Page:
NHS Dentistry; A study in organised neglect

Back in 2000, when 'investment' in the NHS seemed to know no limits, the government felt confident enough to promise all citizens access to an NHS dentist within just two years. A report brought out today though, by the charity Citizens Advice, reveals the impressive extent to which the government has failed to deliver on this promise.


The report found that 'lack of access is the most common reason cited by people in England and Wales for not seeing an NHS dentist since April 2006, along with not needing treatment. It was mentioned by 31% of respondents in England and Wales who have not been to an NHS dentist since April 2006. This is the equivalent of approximately 7.4 million people who have not been to an NHS dentist since April 2006 because of difficulties in finding one. Of these, the equivalent of approximately 4.7 million have sought private treatment instead and the equivalent of approximately 2.7 million have gone without treatment altogether.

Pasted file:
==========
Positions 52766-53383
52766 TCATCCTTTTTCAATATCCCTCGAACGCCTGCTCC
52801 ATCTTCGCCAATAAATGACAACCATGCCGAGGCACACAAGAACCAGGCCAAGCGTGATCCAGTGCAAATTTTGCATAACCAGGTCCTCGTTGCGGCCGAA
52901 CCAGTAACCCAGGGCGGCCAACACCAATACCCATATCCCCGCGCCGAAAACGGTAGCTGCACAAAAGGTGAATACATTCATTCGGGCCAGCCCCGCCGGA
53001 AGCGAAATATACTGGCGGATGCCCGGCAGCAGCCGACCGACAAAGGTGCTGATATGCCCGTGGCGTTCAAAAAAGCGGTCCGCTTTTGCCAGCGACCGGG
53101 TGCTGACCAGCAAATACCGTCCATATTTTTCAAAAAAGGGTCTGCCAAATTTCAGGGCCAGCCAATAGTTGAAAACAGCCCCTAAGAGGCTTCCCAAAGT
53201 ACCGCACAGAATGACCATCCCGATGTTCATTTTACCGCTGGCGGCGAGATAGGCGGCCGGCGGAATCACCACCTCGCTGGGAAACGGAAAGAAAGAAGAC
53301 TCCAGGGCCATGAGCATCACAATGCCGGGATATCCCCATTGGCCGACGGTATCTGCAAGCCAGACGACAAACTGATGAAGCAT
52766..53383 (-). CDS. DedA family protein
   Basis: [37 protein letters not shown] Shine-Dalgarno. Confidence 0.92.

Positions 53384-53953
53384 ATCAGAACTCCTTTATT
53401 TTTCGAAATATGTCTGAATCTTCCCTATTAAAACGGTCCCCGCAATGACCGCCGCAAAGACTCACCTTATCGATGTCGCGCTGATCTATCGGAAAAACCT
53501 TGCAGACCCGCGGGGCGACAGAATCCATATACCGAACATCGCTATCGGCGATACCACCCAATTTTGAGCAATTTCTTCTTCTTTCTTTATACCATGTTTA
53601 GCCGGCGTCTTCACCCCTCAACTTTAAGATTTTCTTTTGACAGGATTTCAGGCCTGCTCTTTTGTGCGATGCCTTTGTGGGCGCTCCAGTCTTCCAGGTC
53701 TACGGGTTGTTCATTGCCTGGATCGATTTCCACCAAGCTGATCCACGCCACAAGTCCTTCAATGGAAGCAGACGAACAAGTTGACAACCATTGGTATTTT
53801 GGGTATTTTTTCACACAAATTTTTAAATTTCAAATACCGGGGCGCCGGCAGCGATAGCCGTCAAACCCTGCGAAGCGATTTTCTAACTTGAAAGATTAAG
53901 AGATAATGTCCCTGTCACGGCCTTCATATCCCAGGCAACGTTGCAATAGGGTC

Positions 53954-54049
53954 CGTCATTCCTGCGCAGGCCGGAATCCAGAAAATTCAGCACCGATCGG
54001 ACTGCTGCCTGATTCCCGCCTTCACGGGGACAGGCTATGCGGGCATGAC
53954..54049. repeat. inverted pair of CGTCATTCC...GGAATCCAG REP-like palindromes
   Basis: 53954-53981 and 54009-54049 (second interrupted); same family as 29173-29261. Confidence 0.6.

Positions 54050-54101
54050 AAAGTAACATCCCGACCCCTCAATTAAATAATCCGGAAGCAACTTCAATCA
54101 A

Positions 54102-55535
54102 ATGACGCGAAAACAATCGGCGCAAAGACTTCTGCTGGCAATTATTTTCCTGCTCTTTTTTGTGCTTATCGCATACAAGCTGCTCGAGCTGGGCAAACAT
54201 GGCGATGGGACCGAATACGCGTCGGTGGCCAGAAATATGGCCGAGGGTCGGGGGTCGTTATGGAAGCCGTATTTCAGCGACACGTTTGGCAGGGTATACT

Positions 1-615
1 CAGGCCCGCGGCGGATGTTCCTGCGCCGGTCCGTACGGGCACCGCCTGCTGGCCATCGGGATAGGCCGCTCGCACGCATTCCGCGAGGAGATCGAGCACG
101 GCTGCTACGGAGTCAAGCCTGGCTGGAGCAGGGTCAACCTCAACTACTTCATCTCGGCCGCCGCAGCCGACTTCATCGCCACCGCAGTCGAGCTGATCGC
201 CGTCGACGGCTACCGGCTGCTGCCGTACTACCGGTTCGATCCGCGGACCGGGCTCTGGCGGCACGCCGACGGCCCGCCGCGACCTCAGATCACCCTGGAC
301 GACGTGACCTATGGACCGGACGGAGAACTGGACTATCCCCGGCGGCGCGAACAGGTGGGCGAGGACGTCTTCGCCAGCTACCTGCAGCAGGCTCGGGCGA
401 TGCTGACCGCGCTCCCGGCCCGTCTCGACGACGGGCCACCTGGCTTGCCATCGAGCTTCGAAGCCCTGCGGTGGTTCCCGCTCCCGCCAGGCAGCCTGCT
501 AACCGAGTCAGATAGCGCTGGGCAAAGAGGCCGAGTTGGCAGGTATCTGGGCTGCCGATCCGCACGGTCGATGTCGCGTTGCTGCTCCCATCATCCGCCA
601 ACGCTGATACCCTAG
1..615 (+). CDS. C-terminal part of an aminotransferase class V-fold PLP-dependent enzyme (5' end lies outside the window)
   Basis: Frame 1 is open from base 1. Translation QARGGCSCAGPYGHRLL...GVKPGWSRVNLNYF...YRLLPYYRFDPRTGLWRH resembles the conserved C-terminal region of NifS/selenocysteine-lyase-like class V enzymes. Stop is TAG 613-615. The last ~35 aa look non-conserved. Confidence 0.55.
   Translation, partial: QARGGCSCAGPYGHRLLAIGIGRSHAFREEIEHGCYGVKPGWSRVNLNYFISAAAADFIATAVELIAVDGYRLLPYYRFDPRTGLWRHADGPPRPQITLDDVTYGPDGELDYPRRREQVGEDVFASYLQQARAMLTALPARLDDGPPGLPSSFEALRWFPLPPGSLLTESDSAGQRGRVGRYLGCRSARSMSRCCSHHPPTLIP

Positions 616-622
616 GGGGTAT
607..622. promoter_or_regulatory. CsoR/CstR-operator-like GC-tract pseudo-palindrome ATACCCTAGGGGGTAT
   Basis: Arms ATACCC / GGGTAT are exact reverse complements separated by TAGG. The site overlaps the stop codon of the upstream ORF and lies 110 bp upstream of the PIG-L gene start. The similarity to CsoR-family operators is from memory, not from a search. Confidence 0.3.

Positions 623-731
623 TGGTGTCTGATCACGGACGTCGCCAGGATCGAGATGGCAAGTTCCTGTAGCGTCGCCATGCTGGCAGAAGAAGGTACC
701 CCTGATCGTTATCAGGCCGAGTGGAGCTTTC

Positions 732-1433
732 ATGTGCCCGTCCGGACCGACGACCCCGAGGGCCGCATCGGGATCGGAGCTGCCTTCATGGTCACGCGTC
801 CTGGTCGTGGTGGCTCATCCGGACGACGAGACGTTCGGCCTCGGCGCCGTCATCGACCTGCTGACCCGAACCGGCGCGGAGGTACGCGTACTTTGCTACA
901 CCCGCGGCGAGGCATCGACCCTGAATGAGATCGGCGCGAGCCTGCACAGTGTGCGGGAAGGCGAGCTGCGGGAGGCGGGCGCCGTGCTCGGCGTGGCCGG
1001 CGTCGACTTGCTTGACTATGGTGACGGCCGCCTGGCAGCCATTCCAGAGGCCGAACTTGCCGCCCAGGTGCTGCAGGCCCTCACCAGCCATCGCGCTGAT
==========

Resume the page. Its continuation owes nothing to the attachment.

Publicly funded dentistry under this government has been woefully neglected. Year on year, the numbers
who use an NHS dentist fall - 266,000 fewer in 2006 than in 2005. At the same time, and no doubt in part responsible for the fall in patients, the cost of seeing an NHS dentist has risen substantially. Under the 2006 dentistry contract drawn up by the government, some dentists were forced to put up prices for a regular check-up from £6 to £16. Many see that contract as the straw that broke the camel's back, encouraging many dentists to move into private practice and pricing publicly funded oral health care beyond the means of those who need it most. As the NHS enters its 60th year, it is a telling state of affairs that one of the planks on which it was built - government funded dentistry - looks set to be one of the first parts of it to slide into obsolescence.

This website uses cookies to ensure you get the best experience.  More info. Okay